“Elijan, Aaron and Jason – Choosers of Religions”

I STARED at the tiled wall in front of me briefly, shook my gloves off my hands, and carefully placed them at the edge of the sink on the marble counter. Deeply inhaled, turned around and announced, “The dishes can wait.”

I sat my 14 year old son, Aaron down, holding his hands, I told him, “What do you want dear?”

Question me an answer; answer with a question” (From the musical “Shangri-La, The Lost Horizon”).Isn’t that what they say is the best way to reply? In my situation, that came as the ONLY answer I could give.

I knew then and there that I will have to face his question one way or the other in the future, perhaps from other people and more times that I would ever care to reply.

His question: “Mom, what is my religion?”

You see, Aaron’s dad is Buddhist; I, his mom, was previously Roman Catholic and embraced Islam in 2011 after years of learning and discernment.

Aaron and his siblings were baptised in the Catholic faith. The children with the exception of Aaron have their leanings on Islam with their mother’s influence and perhaps mainly due to peer associations as the family lives in a Muslim dominated country.

It’s not only Aaron’s nucleus family that is multi-faith. His Portuguese great-grandmother, Theodora, was a Buddhist convert, formerly a Catholic. He has a formerly Buddhist uncle in Sri Lanka who is now a very pious Catholic Christian after he won his battle against a life threatening disease.

His mother’s family (mine), on the other hand is a happy communion of a very pious Catholic sister, a brother who is the Artistic Director of a Jewish Summer Camp in the United States, a brother married to a “Dating-daan” Christian denomination, a brother who is an active member of Victory (Christian Church), a nephew who married and is now a member of the “Iglesia ni Cristo” Christian movement, and now we are eagerly and proudly awaiting the ordination of a Catholic seminarian nephew, son of my cousin Regina.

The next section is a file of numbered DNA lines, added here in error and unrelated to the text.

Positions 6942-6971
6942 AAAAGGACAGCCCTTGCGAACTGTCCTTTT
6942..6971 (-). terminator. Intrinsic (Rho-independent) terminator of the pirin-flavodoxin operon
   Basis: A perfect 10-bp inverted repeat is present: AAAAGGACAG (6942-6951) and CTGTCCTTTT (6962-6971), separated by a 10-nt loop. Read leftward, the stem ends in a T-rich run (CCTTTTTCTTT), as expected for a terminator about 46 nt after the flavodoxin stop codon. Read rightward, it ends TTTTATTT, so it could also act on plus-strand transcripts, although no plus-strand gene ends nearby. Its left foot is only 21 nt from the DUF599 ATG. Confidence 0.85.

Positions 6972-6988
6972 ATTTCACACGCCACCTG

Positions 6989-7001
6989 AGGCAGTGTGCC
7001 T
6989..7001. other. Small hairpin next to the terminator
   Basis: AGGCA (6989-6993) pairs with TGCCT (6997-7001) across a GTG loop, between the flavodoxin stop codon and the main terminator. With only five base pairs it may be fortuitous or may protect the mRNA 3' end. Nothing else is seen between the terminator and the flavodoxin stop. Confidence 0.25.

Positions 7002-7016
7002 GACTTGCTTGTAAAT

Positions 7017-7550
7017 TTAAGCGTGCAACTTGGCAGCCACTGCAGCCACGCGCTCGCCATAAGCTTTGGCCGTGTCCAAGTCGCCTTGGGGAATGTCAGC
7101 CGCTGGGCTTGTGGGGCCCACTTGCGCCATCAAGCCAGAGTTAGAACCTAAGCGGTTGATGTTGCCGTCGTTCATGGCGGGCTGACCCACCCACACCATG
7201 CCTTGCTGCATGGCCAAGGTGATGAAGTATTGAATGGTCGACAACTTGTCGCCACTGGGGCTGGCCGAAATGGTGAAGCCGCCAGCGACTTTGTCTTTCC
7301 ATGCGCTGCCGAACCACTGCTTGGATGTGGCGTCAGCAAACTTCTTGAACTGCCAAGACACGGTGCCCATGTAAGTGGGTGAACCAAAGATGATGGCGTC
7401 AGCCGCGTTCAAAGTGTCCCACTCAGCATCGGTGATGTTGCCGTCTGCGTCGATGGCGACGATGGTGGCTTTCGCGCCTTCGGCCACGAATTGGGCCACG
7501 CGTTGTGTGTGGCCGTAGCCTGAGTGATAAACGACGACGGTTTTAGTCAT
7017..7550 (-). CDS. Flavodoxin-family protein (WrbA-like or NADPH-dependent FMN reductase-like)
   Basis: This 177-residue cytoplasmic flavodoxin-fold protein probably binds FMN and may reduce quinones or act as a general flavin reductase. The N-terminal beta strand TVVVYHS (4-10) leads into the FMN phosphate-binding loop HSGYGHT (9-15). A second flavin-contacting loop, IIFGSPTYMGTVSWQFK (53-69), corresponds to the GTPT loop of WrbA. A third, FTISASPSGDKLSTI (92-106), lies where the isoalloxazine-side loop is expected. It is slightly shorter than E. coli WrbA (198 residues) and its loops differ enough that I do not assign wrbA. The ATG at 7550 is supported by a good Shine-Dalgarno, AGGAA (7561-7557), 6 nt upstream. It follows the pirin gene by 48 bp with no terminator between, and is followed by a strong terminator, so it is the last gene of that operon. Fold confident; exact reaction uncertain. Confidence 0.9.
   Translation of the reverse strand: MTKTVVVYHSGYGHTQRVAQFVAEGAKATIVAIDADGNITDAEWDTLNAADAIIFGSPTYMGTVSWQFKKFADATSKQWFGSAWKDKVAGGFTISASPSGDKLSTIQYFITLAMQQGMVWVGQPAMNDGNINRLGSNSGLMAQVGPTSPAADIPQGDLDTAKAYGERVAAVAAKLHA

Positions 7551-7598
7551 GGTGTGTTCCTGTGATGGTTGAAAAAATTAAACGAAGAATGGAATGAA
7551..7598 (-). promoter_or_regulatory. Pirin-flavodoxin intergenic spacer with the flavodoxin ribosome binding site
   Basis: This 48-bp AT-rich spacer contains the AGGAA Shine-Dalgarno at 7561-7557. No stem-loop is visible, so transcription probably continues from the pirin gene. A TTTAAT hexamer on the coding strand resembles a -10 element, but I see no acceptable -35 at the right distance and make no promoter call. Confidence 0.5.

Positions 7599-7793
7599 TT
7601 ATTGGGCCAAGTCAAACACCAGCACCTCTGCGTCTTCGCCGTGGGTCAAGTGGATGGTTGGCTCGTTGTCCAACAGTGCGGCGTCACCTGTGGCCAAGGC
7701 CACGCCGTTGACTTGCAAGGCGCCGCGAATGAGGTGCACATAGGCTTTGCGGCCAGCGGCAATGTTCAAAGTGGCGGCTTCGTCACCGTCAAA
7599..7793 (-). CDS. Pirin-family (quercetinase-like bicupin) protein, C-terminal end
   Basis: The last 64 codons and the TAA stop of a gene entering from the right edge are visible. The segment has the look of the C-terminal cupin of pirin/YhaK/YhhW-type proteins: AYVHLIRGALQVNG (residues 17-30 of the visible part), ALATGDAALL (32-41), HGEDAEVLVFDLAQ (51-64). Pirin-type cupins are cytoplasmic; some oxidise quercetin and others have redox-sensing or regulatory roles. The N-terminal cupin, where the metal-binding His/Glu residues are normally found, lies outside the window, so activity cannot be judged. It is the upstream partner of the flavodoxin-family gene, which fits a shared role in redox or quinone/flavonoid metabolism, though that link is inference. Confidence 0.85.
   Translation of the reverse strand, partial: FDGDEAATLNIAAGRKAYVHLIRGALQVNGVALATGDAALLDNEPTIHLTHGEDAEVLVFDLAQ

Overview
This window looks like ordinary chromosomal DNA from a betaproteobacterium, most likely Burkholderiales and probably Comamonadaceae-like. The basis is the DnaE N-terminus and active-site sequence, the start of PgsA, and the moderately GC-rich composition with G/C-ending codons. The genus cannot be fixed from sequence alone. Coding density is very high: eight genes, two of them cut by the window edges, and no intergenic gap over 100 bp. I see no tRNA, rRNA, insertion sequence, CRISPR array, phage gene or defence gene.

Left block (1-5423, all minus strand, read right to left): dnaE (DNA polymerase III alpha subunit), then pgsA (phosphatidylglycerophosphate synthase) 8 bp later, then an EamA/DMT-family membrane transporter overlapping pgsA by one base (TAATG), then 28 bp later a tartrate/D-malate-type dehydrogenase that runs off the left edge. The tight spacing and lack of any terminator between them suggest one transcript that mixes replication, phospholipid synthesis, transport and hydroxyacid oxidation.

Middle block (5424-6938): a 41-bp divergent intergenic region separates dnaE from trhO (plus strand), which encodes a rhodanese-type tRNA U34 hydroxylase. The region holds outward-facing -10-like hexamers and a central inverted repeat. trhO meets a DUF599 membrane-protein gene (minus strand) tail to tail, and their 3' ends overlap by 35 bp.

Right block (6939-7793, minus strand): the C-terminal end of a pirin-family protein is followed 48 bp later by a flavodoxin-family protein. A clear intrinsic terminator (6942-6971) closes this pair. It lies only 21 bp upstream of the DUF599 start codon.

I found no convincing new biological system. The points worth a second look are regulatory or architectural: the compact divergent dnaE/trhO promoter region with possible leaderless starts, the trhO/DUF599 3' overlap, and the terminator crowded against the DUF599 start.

Aaron was born a month after his cousin, Elijan – son of a very pleasant woman, extremely patient and a truly religious Dating-daan member, Anna, my lovely sister-in-law. My brother remains a Catholic and Elijan goes to a Catholic school despite being an active learner of the teachings and ways of his mother’s religion.

I always wondered how confusing it must be for Elijan to comprehend and/or absorb two very different perhaps conflicting Christian methods of worship and apply them to his daily life. Which ones does the boy truly accept and which passes one ear and out through the other? I was feeling worried for him but when I look at my nephew, he seems to know where to put his heart on; at least to me. What goes on in his mind really, only he knows.

Aaron and Elijan both spent their early childhood in Dubai. The 3rd boy who is their contemporary is my husband’s godchild, Jason. He is the son of a Catholic mother and a Hindu father, both are our very close friends, hence the choice for my Buddhist husband as godfather in a very important Catholic sacrament, the Baptism.

It may be noted that a lot of Catholic Christians honour and strengthen relationship bonds by making one a godparent for one’s child/children.

Sometimes it even serves as a display of gratitude. Some may say that this defeats the purpose of having godparents in Christian sacraments like, Baptism, Confirmation and Matrimony

At my age and varied cultural exposure, despite my curiosity, I have learned not to question people’s ways, especially those that have religious and/or cultural basis. I quench my thirst for knowledge tempered with understanding that we are creatures of differences and possible compromises; of relative acceptance of each other dependent on various circumstances.